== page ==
I’m prone to creating distance, so I will leave the room when he starts getting loud and try and re-engage him later, but he says this makes him bottle up his feelings. And he never tries to do anything about the way he speaks to me. I know we have wildly different ways of communicating and we need to get better at it. Am I too sensitive? Is that the main thing I should work on?

–Tired of Crying

B: I’m so torn about this. Part of me thinks, abso-fricking-lutely, you need to grow a thicker skin, if you ever want to be a functional member of the world around you. And part of me says no, you don’t need to work on being less sensitive. I don’t know if I would ever advise anyone that it would be better to numb themselves down. Where these parts of me merge is in the belief that you need to work on being more of an adult, and less manipulative about how you manage an argument.

Because make no mistake about it, crying in response to a raised voice is both immature and manipulative. You want the noise to end. You lack the skills to say how it should end, so you pull a reactionary sucker-punch which you hope will shut your husband up. And if that doesn’t work, you walk away.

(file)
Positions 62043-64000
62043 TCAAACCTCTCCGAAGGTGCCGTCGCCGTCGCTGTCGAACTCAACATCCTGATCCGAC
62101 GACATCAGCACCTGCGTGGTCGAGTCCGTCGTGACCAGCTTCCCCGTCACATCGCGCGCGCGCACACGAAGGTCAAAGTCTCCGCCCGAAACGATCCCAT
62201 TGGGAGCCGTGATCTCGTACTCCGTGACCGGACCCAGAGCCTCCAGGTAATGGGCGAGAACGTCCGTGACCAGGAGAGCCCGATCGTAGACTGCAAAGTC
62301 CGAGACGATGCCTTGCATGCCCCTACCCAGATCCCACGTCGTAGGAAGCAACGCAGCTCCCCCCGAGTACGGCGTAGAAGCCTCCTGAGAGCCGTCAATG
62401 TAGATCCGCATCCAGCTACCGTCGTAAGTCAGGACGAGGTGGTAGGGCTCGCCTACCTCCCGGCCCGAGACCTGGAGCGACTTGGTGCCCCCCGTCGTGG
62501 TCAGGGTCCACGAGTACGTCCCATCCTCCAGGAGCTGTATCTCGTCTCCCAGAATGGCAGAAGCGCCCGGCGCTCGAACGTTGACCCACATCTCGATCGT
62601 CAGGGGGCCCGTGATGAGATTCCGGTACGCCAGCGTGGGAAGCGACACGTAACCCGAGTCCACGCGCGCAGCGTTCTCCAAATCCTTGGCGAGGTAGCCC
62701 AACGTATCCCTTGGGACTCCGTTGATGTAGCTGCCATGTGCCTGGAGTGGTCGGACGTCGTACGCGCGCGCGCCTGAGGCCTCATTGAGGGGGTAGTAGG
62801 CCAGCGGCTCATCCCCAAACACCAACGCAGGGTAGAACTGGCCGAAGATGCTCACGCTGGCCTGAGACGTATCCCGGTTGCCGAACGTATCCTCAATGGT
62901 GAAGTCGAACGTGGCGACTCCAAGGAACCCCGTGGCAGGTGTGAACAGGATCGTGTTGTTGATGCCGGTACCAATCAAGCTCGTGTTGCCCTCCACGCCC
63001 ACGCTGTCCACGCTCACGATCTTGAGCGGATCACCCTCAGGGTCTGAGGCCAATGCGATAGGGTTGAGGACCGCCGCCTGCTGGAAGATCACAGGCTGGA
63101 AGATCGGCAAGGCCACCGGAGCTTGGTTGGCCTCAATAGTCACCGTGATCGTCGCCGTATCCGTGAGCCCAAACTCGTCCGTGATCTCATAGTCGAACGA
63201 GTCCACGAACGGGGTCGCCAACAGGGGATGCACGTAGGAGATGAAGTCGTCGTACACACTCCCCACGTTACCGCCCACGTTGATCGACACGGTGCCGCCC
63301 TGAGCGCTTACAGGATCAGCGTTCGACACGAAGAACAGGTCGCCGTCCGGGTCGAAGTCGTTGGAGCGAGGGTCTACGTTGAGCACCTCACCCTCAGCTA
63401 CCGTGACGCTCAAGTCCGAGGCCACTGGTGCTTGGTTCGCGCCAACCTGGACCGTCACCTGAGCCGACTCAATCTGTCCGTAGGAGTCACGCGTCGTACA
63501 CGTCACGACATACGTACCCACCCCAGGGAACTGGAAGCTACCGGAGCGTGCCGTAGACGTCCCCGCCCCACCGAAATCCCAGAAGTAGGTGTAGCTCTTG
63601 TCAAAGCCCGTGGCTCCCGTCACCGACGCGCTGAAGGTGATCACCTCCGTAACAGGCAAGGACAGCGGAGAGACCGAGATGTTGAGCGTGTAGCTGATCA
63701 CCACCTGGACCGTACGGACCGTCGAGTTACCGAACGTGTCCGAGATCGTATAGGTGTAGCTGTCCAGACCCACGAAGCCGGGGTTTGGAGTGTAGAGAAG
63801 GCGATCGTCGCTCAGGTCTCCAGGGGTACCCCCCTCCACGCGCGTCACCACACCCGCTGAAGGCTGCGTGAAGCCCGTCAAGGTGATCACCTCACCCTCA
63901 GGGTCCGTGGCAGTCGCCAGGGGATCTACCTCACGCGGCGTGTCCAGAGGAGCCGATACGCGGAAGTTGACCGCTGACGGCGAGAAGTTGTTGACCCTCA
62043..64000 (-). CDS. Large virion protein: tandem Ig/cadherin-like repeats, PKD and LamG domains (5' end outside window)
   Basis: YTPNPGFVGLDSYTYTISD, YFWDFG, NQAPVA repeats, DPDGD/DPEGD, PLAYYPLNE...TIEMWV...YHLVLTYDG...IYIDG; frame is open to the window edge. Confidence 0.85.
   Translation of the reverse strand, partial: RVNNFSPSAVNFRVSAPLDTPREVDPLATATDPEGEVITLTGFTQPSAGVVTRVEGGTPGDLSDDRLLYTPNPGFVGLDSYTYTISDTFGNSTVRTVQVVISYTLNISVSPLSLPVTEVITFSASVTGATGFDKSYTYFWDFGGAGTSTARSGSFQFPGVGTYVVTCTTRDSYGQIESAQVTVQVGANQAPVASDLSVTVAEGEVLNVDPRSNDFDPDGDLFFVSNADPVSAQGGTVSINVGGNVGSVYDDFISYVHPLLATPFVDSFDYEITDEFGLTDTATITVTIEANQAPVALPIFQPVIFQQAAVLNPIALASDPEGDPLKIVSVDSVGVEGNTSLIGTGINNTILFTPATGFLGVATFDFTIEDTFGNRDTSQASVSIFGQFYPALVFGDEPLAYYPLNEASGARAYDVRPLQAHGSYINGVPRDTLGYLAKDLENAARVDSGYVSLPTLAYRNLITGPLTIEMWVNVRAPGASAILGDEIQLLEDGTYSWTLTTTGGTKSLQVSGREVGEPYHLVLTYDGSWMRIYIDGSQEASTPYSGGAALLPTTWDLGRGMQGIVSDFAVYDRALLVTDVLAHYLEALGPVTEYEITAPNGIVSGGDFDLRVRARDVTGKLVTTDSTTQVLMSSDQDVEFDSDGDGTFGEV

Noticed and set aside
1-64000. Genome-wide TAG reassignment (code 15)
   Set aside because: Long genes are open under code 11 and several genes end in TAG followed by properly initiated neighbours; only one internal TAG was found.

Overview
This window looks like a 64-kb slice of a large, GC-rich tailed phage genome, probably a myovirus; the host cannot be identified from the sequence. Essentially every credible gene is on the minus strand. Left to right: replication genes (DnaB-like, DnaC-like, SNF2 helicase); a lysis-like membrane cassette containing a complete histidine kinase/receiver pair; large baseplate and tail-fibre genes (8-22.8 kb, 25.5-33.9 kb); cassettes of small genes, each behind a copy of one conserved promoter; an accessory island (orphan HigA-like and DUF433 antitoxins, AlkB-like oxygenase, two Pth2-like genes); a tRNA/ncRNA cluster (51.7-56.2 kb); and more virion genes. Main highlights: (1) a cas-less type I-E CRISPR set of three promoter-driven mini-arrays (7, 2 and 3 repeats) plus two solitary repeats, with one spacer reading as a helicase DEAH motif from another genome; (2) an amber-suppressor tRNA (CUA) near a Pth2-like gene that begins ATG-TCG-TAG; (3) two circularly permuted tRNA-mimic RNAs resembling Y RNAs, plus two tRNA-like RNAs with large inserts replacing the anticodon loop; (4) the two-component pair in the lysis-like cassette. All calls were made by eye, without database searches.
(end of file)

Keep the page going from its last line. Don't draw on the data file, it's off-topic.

P: I’ve been on all sides of this argument, even sometimes, I hope, the rational, reasoning one we all want to head toward.

I also grew up in a household that was very quiet and rarely confrontational. Lovely quiet, seemingly calm status quo. We avoided dealing with our own problems AND we never learned to deal with anyone who does it differently.

I have an awful memory from my first job. A VP was telling me about something someone said I was doing (which I wasn’t!). I started to cry. The VP was about to push me out the door until I stopped him with, “Dammit, I have something to say. You’ll have to wait until I’m done crying.”